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Releasing of Prisoners: Social Distancing or Social Threat?

Indian jails are in a very bad state and our practical implementation of jail reforms are always pending. Had these reforms been practically implemented a long time back, this problem of over-crowding wouldn’t have come up in the first place.

Social security is always considered to be a boon for any society. This security is guarded by various pillars like police, law enforcement and prisons. Recently we have witnessed a huge change in our prison policy due to the pandemic. In this article we shall begin with gathering all the information related to this issue and then conclude it by stating an analysis of the situation.

The Rajasthan High Court bench comprising of Chief Justice Indrajit Mahanty and Justice Ashok Kumar Gaur passed certain directions as follows:

  • The State Government was directed by the court to get the accused persons tested by local medical authorities for corona virus and to remand them to police custody only if found negative.
  • After test, the accused will spend 21 days in an isolation ward. It was also directed that before releasing the accused person from isolation, they must be checked again to verify whether they have developed any symptoms or not. Consequently, they shall be shifted to general ward.
  • The same process of checking shall also apply to the jail authorities who had come in direct contact with the accused persons.
  • Proper steps for sanitization of the isolation wards must be carried out as per the suggestions of the medical officers.
  • Jail doctors must be made available for checking the prisoners on a day-to-day basis.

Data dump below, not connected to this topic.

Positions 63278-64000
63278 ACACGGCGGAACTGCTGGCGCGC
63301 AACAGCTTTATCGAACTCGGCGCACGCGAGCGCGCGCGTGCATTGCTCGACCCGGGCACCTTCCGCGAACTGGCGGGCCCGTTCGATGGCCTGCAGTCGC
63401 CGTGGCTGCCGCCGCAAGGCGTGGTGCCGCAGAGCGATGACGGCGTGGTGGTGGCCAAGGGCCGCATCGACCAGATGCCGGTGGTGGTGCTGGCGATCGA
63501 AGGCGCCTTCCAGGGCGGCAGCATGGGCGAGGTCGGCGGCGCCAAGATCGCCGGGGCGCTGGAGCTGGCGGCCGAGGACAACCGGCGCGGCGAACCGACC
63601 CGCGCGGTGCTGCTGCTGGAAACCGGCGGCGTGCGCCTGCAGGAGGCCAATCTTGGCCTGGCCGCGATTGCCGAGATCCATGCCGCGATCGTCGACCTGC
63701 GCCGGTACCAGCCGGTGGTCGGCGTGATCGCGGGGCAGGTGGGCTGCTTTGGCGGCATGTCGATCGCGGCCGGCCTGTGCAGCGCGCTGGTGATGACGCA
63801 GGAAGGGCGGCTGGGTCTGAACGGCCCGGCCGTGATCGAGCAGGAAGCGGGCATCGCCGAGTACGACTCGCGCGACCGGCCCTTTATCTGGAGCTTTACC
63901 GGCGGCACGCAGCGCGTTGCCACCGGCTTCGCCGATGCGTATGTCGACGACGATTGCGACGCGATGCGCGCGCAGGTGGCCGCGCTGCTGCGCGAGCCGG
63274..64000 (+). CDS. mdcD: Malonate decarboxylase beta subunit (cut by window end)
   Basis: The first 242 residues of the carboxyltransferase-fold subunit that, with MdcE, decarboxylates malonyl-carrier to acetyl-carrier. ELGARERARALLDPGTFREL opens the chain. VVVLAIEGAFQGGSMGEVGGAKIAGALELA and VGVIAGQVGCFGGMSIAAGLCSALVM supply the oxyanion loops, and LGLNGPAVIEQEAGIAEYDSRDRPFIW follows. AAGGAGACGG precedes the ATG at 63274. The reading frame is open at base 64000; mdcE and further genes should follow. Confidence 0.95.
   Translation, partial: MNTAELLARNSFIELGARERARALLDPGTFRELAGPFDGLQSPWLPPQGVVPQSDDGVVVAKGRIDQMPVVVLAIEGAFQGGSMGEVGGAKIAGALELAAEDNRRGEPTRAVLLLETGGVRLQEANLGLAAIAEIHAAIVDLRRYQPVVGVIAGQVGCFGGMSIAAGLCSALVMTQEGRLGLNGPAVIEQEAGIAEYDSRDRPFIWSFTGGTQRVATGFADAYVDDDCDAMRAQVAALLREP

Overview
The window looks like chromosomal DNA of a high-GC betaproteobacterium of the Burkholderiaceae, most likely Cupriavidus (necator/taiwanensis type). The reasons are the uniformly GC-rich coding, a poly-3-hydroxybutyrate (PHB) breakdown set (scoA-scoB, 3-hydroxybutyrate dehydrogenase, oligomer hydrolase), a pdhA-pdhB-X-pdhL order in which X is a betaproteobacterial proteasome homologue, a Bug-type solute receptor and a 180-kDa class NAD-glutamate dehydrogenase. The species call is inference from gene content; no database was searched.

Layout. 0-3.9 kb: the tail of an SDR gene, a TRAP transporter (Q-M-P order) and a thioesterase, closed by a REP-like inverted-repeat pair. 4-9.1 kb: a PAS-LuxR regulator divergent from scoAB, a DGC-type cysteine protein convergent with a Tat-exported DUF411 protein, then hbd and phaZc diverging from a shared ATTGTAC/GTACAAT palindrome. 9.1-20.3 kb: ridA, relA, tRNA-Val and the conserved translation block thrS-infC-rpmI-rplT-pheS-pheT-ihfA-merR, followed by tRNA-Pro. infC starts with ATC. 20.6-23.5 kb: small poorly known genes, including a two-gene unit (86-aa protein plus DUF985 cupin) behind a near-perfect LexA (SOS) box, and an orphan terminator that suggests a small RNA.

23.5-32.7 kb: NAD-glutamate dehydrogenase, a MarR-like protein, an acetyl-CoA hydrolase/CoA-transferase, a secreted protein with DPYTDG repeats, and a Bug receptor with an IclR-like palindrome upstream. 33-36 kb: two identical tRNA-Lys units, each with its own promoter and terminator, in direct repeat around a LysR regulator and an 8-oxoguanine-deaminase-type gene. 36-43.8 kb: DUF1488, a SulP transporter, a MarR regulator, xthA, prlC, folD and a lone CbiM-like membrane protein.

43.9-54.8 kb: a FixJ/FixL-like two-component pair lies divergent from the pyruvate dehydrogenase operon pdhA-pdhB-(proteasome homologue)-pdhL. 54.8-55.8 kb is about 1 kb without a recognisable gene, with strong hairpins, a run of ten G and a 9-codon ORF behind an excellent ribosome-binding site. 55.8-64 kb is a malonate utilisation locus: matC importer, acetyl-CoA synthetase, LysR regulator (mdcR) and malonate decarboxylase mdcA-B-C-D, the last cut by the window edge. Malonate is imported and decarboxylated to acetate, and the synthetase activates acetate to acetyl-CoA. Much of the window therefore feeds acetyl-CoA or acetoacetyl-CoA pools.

In addition to this, the Supreme Court also directed all the States and Union Territories to set up high level committees to ascertain a certain class of prisoners who could be released on parole for four to six weeks. The class ascertained was that consisting of prisoners serving a term for less than seven years and undertrial prisoners. The sole intention behind this was to prevent over-crowding of prisons. If we look at it from the current-situation perspective, the decision of releasing the prisoners seems quite reasonable. However, there are certain flaws which were required to be thought of before making such a decision.

  • The prisoners are left to face a lot of vulnerable instances outside, where the society recognizes them as criminals and shall not let go of any opportunity to make these prisoners feel depressed. It is a mental torture to leave a prisoner among people who despise their existence.
  • Thinking from the other side, it also creates a difficult situation for the victims as they might not find a comfortable environment for themselves when the accused is back from the prison for any reason whatsoever.
  • Releasing of dangerous criminals is a threat to public safety as well. It is an accepted fact that a pandemic is a huge issue but this should not make us forget the fact that these people are kept behind the bars for a certain reason. This manner of releasing the prisoners shows a clear violation of the criminal justice system.